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Ukraine Invasion Could Influence Biden’s National Security Strategy

May 8, 2022 by Reece Nations
Ukraine Invasion Could Influence Biden’s National Security Strategy
First Lady Jill Biden greets Olena Zelenska, spouse of Ukrainian's President Volodymyr Zelenskyy, outside of School 6, a public school that has taken in displaced students in Uzhhorod, Ukraine, Sunday, May 8, 2022. (AP Photo/Susan Walsh, Pool)

WASHINGTON — Foreign policy and defense experts think Russia’s invasion of Ukraine could complicate the Biden administration’s national security plans.

Classified versions of President Biden’s National Security Strategy, Nuclear Posture Review and National Defense Strategy were transmitted to Congress in late March, but the official release of the unclassified versions of those documents has been delayed by the war in Ukraine. Combined, submitting the three documents to Congress is an obligatory measure for any administration to signal the executive branch’s military intent and tactical objectives.

While it’s unknown just how much the Russian incursion into Ukraine will modify the Biden administration’s vision, experts from the Brookings Institution’s Center for Security, Strategy and Technology expect it to play some role in the national defense outlook. The options for Biden’s approach to national defense strategy were explored during a virtual discussion featuring two panels of foreign policy experts on Thursday.

“I do still think that the China threat is greater, and so I think my objection in terms of the narrowness of the NDS isn’t the orientation around China, per se, but rather in how we’re approaching that competition and how we’re addressing that threat,” Melanie Sisson, a Brookings fellow and consultant to the Department of Defense, said during the discussion.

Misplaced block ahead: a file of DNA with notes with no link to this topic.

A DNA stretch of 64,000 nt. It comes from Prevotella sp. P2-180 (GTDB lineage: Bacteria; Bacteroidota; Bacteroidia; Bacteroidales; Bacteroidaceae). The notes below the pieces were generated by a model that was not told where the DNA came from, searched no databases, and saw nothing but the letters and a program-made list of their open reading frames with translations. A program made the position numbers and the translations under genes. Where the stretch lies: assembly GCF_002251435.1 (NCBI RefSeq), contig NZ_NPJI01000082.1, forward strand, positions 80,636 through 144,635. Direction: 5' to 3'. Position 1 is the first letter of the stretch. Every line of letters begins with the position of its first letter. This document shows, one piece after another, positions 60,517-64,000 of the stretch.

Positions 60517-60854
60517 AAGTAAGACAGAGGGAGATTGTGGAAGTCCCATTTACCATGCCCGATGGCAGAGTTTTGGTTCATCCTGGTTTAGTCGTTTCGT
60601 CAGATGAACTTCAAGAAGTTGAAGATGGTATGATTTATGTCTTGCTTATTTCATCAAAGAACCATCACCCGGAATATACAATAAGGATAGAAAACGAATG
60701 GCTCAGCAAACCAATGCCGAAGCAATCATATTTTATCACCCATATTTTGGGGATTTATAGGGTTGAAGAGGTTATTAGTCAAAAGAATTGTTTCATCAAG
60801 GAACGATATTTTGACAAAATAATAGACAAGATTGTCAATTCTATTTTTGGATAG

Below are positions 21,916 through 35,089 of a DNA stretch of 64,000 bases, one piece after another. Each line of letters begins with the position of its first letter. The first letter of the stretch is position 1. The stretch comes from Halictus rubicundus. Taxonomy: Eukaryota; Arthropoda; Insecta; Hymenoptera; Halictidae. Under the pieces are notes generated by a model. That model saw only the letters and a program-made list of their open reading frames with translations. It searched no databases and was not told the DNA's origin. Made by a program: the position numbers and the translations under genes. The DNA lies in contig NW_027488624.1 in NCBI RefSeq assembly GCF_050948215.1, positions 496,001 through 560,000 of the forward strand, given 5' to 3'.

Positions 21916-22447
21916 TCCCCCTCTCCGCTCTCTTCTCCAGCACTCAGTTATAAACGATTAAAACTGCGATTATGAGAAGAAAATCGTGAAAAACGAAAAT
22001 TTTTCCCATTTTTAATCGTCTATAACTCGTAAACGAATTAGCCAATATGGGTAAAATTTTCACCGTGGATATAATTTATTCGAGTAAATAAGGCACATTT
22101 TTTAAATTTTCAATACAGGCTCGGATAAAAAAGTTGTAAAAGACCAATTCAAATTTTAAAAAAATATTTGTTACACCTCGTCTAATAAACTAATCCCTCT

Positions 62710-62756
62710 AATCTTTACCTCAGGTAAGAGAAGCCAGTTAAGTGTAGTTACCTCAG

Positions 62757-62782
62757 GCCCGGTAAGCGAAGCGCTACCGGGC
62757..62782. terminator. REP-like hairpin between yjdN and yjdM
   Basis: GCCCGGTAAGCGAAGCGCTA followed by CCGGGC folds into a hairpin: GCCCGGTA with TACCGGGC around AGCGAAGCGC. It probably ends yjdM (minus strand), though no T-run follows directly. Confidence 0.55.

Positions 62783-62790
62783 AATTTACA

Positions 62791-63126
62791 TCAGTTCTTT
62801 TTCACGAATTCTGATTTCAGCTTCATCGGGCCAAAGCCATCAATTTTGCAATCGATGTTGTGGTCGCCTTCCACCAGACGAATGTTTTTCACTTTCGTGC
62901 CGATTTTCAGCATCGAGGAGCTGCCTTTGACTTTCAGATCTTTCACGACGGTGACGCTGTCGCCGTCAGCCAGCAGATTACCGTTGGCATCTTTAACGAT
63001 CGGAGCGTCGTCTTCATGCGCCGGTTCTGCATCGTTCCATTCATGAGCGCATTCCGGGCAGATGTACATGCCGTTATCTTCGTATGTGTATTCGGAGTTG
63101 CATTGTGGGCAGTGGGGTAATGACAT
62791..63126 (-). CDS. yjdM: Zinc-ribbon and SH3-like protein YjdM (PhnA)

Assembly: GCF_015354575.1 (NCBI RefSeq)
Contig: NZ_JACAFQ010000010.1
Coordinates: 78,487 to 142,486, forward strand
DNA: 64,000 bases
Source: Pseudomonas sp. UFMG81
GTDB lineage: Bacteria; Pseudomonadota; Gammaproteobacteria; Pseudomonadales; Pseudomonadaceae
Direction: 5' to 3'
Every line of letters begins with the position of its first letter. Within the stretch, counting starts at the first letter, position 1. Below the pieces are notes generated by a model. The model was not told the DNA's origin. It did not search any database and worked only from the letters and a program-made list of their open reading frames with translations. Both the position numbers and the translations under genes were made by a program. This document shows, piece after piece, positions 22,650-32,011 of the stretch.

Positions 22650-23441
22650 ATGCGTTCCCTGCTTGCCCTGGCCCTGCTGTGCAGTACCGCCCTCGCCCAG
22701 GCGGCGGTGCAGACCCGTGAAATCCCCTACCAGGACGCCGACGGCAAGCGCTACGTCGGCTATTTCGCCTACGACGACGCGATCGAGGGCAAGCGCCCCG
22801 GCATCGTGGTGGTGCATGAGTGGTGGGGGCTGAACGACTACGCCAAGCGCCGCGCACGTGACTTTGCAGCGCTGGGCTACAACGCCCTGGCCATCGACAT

“I think there’s no question that we are going to have to manage Russia, certainly in the near-term and over into the medium-term, and that’s going to require great care,” Sisson said. “But I think it’s going to require great care in the same ways that dealing with China will, which is thinking very carefully about how we are using the military as a tool to shape their behavior and being very intentional in designing those strategies and very disciplined in implementing them.”

The unclassified synopsis of the 2018 National Defense Strategy issued by the Trump administration asserts that China’s leveraging of “military modernization, influence operations, and predatory economics” is used to coerce neighboring countries in an all-of-nation long-term plan of action. The Trump administration’s NDS reasoned that China sought to displace the United States’ global preeminence by securing near-term regional hegemony in the Indo-Pacific through its military might.

The experts agreed that Biden’s NDS would likely prioritize China’s military capabilities as a greater concern than Russia’s. Caitlin Talmadge, associate professor of security studies at Georgetown University and Brookings nonresident senior fellow, said that Biden’s NDS considers China to be a greater long-term strategic threat than Russia.